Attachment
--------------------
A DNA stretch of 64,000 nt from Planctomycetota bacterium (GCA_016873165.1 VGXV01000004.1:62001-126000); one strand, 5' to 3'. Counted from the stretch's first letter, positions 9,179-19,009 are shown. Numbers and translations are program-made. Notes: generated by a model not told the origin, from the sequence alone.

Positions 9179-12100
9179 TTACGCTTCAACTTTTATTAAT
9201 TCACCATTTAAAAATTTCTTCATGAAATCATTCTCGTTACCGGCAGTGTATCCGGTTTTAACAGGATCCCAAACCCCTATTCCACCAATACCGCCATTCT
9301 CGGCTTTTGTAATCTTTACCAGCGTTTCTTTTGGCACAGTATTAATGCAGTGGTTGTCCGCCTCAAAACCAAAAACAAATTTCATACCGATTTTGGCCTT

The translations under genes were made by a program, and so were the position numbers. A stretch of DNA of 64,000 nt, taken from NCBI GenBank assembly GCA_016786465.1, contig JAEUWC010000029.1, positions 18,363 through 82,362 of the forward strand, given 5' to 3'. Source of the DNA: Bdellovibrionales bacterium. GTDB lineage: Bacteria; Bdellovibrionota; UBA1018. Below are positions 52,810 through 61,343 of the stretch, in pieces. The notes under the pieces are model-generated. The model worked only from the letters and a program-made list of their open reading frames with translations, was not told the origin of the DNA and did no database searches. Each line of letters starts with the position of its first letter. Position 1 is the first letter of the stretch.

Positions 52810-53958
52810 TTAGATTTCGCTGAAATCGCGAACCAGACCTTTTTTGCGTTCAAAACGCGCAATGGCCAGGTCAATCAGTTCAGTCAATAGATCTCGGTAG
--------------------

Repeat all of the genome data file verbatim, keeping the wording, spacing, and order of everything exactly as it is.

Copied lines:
A DNA stretch of 64,000 nt from Planctomycetota bacterium (GCA_016873165.1 VGXV01000004.1:62001-126000); one strand, 5' to 3'. Counted from the stretch's first letter, positions 9,179-19,009 are shown. Numbers and translations are program-made. Notes: generated by a model not told the origin, from the sequence alone.

Positions 9179-12100
9179 TTACGCTTCAACTTTTATTAAT
9201 TCACCATTTAAAAATTTCTTCATGAAATCATTCTCGTTACCGGCAGTGTATCCGGTTTTAACAGGATCCCAAACCCCTATTCCACCAATACCGCCATTCT
9301 CGGCTTTTGTAATCTTTACCAGCGTTTCTTTTGGCACAGTATTAATGCAGTGGTTGTCCGCCTCAAAACCAAAAACAAATTTCATACCGATTTTGGCCTT

The translations under genes were made by a program, and so were the position numbers. A stretch of DNA of 64,000 nt, taken from NCBI GenBank assembly GCA_016786465.1, contig JAEUWC010000029.1, positions 18,363 through 82,362 of the forward strand, given 5' to 3'. Source of the DNA: Bdellovibrionales bacterium. GTDB lineage: Bacteria; Bdellovibrionota; UBA1018. Below are positions 52,810 through 61,343 of the stretch, in pieces. The notes under the pieces are model-generated. The model worked only from the letters and a program-made list of their open reading frames with translations, was not told the origin of the DNA and did no database searches. Each line of letters starts with the position of its first letter. Position 1 is the first letter of the stretch.

Positions 52810-53958
52810 TTAGATTTCGCTGAAATCGCGAACCAGACCTTTTTTGCGTTCAAAACGCGCAATGGCCAGGTCAATCAGTTCAGTCAATAGATCTCGGTAG